For VTO SSTO rocket spaceplanes, only the NERVA (or better) option looks to be technically feasible. Under the same price/launch weight assumptions, the unit price for delivered payload looks at-best more-or-less comparable to the one-shot LOX-RP1 VTO TSTO baseline, probably more expensive.
Figure 2 – Basic Calculations and Related Conditions
Figure 4 – Basic Results for One-Shot One-Stage Rocket Launchers
For those not so familiar with rocket work, these plots can be a little confusing or misleading. First: these are for single-stage operations only. You cannot use these directly for staged vehicles. Nor can you do anything useful with these plots toward airbreathing-assist, it's just too coarse for that, although concepts can be illustrated.
For airbreathing-assist, you have to "account" for highly-variable airbreather Isp effects, how much of the thrust is airbreather, and what fraction of the whole trajectory is actually assisted by the airbreather. You also have to worry about having enough thrust to take off, and that these charts embody only vertical takeoff on a fast ascent trajectory.
Second, the slanted curves are just physics as embodied by the classic rocket equation. There's only 3 categories of vehicle mass considered here: inerts, propellant, and dead-head payload. The curves show the interplay among the three, with two explicitly shown, calculated to a fixed velocity-change requirement. None of those curves would ever change, given the same velocity requirement.
The horizontal lines represent the performance levels of typical rocket propulsion technologies. In essence, this is the influence of that portion of the mass budget that is propellant. I showed 3 chemical and one old nuclear system as a guide.
Technologies can improve, shifting these horizontal lines slightly, but chemistry has been "stalled" for decades, pretty much where it is depicted. The nuclear technology offers the most hope of improvement, but has not been seriously worked-on in 4 decades. What I show is what was cancelled right before it could be flight-tested, the variant that was most mature back then.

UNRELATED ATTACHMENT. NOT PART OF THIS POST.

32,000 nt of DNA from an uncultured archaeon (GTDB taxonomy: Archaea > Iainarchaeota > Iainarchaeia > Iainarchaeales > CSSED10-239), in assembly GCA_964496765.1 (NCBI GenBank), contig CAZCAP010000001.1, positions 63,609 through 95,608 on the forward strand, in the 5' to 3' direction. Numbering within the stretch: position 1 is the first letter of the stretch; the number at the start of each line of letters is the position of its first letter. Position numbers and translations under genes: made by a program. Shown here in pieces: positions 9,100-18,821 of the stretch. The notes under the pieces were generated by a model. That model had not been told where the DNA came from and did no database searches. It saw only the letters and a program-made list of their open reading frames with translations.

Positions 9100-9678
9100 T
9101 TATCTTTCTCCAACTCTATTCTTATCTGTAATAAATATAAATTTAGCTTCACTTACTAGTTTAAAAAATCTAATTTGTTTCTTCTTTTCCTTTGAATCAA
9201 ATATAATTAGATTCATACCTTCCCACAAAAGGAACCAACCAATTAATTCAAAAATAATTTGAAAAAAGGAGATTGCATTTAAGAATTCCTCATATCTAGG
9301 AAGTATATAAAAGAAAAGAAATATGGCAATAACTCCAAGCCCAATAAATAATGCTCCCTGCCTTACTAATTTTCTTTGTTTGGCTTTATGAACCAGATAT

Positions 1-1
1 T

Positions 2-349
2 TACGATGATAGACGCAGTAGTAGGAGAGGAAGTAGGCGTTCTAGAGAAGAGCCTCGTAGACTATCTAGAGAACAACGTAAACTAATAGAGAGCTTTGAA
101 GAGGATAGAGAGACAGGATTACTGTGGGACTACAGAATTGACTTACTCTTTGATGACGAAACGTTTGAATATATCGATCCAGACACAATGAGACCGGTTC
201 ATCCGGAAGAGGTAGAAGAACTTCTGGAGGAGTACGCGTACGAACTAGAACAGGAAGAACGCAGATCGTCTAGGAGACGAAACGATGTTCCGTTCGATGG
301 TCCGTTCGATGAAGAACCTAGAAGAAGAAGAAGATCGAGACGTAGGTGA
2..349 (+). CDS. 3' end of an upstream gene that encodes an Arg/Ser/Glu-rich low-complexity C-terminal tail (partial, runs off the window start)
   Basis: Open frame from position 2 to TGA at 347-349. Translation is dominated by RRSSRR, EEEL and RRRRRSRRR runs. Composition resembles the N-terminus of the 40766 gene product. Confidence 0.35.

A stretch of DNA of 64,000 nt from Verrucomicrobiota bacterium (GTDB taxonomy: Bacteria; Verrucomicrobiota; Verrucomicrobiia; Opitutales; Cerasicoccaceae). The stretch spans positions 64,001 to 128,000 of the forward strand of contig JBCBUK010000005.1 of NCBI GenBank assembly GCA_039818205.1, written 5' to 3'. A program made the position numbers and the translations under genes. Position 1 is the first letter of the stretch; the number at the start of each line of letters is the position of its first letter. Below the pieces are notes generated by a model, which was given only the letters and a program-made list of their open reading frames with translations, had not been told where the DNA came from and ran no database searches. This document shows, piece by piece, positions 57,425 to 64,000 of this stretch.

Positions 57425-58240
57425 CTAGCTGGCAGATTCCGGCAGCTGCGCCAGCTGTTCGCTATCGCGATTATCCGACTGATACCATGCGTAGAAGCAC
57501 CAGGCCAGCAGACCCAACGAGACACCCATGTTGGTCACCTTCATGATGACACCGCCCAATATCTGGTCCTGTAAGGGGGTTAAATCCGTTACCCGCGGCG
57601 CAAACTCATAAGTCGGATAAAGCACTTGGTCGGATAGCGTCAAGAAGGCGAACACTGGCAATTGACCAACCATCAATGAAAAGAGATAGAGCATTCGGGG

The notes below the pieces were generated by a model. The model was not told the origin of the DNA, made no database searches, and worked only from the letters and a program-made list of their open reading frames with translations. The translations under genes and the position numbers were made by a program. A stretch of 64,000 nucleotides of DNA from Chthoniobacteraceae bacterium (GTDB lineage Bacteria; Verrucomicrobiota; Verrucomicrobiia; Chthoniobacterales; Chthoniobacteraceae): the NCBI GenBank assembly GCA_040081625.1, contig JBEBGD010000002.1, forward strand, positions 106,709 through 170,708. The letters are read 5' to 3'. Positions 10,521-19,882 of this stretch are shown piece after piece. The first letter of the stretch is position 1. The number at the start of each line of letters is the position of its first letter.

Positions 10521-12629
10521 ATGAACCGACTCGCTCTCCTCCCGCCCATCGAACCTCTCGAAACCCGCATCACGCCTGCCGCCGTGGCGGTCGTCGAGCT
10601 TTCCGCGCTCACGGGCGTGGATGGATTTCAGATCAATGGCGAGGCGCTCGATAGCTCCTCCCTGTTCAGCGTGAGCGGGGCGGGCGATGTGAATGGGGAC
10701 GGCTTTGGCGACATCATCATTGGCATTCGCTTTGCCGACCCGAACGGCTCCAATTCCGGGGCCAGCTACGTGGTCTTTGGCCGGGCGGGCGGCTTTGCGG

The vertical lines represent the effects of materials and construction techniques upon the inert weight. This has seen the most change in recent decades. The modern 5-10% inert range is now pretty typical of commercial launcher stages. Rolled textured aluminum alloy panels are what make this possible, in concert with higher-tech versions of the engines that have lower engine weight for the same thrust. Long ago, that was closer to 20% with things more like frame-and-stringer type construction.
I have to caution readers and users of these graphs that these 5-10% inert weight percentages are typical of one-shot (throwaway) stages, not anything that might be reusable. One-shot designs contend with ascent loads and ascent heating only. Descent loads and descent heating are not only worse, they are totally different in character. You have to deliberately design for them from the outset in a reusable design. You also have to have a service lifetime in mind for a reusable design, something totally different than "just-surviving-the-mission" with a one-shot design.
The early history of aircraft design is the most recent example of a technology arena where we have learned a very fundamental lesson the hard way (with many lives lost): the robustness of a long service life is simply heavier, because more materials are required to withstand the forces. There is no escaping that fact-of-life, and that is why I spotted recent modern aircraft values on the figure 6. These are basically dry weight divided by max gross weight. The difference is really both payload and fuel together. (Airplanes are different from rockets, after all.)
The 50% I show as "typical" of a long-life transport or bomber aircraft might not be representative of a reusable winged space launcher, but the 40% of the all-metal X-15 rocket airplane is a good startpoint for guessing what might be suitable for a reusable winged craft. Those are fundamentally different from "not-winged" vertical launch stages, reusable or not.
Composites typically have at least twice the strength to weight of aluminum, but are even more vulnerable to overheating. You cannot replace all the metal with all-composites, except in minimum-velocity suborbital flight, and even that is on a heat-sink transient.
I hope these comments help provide additional guidance for those wishing to use my results. I really do appreciate the comments, Google +1's, and other feedback. Thanks, and have some fun playing with this stuff. I certainly did.